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には and では

Jace *\(^o^)/*
Asked 7 years ago

In my daily reading, I sometimes see these combinations of particles used to identify the subect, such as 日本 には、 and アメリカ と 日本 では... How is the subject modified differently by using these particles then by using the standard は particle?

Know someone who might be able to answer this question?

1 Answer

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As you may know, the particles で and に are used to indicate a "location" where some action takes place.  When 日本 has only は, 日本 is just a subject. 

日本ちいさいくにです。Japan is a small country.


But, when you want to say some particular action is taken place in Japan, you use では.

日本では、はしをつかいます。In japan, (I) use chopsticks.

In this case, you can't say 日本は because the sentence will be as following,

日本、はしをつかいます。Japan uses chopsticks....!!

Interestingly, the combinations of で and は or に and は implicate that "Only in Japan, not in other countries".  Let's compare the senteces,

日本、くるまにのります。I drve a car in Japan.

日本では、くるまにのります。I drive a car in Japan (but I don't drive when I am in other countries.)

The second sentence does not clearly say that "I don't drive when I'm in other countries.". but people hear this think so.

 

OK, now I need to explain the difference between では and には.  The particle で is used to "indicate location of action".  On the other hand, the particle に is much more complicated.  But it often is used to indicate directions.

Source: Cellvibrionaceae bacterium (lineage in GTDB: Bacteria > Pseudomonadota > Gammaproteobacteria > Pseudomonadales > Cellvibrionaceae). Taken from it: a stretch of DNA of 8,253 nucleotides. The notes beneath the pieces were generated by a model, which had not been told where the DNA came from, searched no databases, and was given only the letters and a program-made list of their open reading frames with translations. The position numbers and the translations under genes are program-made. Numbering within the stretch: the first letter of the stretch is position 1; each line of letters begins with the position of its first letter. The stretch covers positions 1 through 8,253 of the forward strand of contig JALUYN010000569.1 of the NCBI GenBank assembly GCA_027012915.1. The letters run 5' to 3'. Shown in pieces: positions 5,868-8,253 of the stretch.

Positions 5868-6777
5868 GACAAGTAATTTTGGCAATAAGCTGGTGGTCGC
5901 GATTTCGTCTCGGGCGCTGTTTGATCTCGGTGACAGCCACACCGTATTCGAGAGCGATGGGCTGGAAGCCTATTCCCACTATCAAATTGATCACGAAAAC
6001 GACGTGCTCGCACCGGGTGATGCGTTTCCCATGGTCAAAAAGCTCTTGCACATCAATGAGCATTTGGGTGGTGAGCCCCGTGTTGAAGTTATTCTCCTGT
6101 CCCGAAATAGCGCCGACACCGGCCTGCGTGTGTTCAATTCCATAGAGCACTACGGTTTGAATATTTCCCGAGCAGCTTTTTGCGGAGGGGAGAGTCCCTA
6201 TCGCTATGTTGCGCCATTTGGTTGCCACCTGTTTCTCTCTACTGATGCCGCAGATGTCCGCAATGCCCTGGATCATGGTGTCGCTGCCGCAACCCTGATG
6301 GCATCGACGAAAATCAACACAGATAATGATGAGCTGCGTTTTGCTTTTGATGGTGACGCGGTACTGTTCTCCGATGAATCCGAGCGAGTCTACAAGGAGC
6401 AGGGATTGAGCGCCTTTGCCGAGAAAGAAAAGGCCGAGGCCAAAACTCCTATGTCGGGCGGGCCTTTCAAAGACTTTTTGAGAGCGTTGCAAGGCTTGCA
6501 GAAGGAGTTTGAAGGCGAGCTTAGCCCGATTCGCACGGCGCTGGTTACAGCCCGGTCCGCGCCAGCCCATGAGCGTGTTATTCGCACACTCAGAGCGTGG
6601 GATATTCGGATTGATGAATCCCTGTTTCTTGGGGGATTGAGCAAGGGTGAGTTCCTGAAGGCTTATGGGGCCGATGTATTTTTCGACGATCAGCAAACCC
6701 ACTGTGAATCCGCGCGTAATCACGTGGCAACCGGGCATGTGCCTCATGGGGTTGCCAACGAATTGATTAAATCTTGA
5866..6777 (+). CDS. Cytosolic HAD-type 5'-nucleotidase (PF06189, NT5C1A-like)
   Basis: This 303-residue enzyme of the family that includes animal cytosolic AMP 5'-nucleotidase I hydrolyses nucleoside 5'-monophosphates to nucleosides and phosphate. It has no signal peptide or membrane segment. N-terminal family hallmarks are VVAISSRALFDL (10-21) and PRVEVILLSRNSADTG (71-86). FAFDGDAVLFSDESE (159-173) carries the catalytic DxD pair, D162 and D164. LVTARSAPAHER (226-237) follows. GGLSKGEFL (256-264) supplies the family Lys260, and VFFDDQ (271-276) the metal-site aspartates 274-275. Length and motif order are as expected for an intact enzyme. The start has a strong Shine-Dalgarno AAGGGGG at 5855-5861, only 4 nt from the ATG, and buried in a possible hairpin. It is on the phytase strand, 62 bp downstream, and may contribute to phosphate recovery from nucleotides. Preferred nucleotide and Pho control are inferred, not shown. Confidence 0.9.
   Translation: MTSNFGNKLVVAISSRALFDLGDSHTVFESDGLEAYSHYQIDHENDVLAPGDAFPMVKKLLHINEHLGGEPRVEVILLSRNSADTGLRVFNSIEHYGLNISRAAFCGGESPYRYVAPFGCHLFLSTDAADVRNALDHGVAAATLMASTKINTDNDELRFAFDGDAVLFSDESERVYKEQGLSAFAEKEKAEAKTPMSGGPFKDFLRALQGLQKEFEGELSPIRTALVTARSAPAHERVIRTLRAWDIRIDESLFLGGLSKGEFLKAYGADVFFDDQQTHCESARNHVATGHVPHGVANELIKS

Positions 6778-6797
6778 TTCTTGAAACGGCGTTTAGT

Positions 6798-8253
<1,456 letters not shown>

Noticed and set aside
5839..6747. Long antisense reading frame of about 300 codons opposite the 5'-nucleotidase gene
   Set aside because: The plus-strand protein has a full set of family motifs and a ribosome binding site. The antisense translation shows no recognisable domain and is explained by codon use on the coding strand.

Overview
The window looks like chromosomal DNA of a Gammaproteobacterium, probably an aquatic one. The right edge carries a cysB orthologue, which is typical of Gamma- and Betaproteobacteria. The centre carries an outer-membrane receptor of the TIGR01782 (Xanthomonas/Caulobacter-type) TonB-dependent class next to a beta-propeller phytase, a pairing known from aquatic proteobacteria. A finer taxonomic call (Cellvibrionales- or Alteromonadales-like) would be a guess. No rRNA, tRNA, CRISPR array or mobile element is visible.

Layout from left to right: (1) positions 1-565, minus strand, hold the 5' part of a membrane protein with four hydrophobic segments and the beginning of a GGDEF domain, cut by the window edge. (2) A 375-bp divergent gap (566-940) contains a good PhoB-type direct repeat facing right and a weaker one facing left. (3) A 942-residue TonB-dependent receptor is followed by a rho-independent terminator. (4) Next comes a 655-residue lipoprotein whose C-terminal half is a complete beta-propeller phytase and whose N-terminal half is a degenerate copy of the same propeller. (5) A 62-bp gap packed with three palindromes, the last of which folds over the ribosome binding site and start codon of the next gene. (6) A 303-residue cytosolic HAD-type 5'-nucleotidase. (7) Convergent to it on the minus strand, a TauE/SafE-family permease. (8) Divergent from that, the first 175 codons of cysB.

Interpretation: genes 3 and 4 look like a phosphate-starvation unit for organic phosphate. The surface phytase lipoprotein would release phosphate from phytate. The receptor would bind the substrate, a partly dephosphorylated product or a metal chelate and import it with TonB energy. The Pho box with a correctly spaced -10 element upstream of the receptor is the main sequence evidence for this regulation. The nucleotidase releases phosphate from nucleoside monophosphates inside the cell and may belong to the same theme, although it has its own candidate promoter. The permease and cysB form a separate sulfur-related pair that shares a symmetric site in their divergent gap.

Here are some examples,

日本では、みんな日本語を話します。In Japan, everybody speaks Japanese. (sounds like it's not the case for other countries.)

日本には、行きません。 I don't go to Japan. (sounds like he/he is going to go to a different place.)


I can't explain well why, but it is good to remember that the verbs for exsitence いる and ある takes the particle に.

日本には、ライオンがいません。 There isn't any lions in Japan. (but, they're in other countries.)

日本には、大きな山がありません。 There isn't any big mountains in Japan. (but, there're big mountains in other countries)

 

I hope this helps.  I have a head ache today, so if you don't understand what I wrote, let me know!

Masako
Answered 7 years ago

I see. So, based on the context of what I've read, and what you've just taught me, には and では most closely translate to the English words "particularly", "exclusively", and "especially", dependent upon the context of the sentence. This definitely adds more depth to my reading comprehension. Thanks!

Jace *\(^o^)/*
Commented 7 years ago